Walter Van den Acker said...

But how does one really make a choice if not by thinking for oneself?

SMatthewStolte said...

Is that the popular picture? I’d be less inclined to say this picture is incomplete and more inclined to say it’s wrong. Socrates doesn’t think for himself because he doesn’t think by himself. He thinks with others. When his conversation partners don’t share in his love for the truth, he can’t advance the conversation. When Meno refuses to follow the correct order of enquiry, Socrates allows himself to be led by Meno (86c–d) into an unstable dialectical enquiry. They don’t acquire knowledge in the end. Socrates almost gives up his enquiry in the Republic, too. At the end of Book 1, he says he is not satisfied with the conversation, and at the beginning of Book 2, he says that the conversation would have been over if Glaucon had not courageously insisted on continuing. Socrates is fundamentally a dependent thinker, not an independent thinker. The way I read the Euthyphro, the conversation with Euthyphro is a failure, because Euthyphro abandons Socrates. Socrates fails to learn what piety is, and he enters the courtroom unarmed against his accusers. He has no demonstration to present to the jury, proving that he is innocent of impiety, because he doesn’t know what piety is. And it’s Euthyphro’s fault!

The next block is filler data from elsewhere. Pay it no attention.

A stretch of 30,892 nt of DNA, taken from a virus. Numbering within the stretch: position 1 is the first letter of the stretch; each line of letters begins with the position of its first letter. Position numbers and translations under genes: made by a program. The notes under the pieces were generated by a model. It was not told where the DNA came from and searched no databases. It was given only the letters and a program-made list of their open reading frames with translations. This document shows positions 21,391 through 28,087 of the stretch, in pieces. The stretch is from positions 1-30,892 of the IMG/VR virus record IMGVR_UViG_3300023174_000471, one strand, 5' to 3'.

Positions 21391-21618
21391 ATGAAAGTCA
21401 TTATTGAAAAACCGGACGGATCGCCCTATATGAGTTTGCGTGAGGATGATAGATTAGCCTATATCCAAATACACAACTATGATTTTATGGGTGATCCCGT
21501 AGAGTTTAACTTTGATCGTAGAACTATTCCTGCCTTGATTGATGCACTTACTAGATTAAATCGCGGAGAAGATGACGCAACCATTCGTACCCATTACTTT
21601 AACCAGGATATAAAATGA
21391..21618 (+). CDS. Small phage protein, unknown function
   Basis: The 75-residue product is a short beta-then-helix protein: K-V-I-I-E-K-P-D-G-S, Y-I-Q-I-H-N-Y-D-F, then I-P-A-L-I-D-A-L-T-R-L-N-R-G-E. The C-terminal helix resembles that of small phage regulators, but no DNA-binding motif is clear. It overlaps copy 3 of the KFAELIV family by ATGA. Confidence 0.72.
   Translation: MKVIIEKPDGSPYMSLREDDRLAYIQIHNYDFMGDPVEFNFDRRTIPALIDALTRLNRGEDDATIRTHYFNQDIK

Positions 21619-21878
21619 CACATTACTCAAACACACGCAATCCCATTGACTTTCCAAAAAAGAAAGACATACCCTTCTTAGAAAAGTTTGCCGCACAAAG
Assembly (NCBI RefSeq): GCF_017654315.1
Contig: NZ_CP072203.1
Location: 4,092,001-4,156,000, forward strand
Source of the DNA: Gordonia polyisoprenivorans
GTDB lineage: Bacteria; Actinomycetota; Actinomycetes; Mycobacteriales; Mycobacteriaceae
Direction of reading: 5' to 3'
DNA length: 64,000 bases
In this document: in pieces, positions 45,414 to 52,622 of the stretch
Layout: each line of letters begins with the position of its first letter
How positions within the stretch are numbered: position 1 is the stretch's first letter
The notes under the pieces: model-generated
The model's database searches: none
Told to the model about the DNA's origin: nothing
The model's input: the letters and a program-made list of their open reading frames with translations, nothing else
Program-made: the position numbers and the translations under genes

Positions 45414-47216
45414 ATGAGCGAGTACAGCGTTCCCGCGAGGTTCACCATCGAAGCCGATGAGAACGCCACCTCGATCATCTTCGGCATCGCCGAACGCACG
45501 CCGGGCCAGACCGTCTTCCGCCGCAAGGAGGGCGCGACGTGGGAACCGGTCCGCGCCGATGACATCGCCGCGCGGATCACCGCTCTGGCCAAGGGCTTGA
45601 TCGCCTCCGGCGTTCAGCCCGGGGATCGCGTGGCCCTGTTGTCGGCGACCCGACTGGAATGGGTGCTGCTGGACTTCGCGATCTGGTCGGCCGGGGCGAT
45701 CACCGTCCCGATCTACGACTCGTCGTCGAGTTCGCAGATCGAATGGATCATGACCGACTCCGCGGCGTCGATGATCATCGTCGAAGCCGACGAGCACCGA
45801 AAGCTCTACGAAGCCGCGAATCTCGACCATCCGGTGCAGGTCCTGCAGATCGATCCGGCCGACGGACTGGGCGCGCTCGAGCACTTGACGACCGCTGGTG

And there’s also this from Plato’s Seventh Letter: “There is no writing of mine about these matters, nor will there ever be one. For this knowledge is not something that can be put into words like other sciences; but after long-continued intercourse between teacher and pupil, in joint pursuit of the subject, suddenly, like light flashing forth when a fire is kindled, it is born in the soul and straightway nourishes itself.”

Alexander R Pruss said...

It's at least *a* popular picture. Just Google 'socrates "think for yourself"'.

I really like what you say about Socrates being a dependent thinker.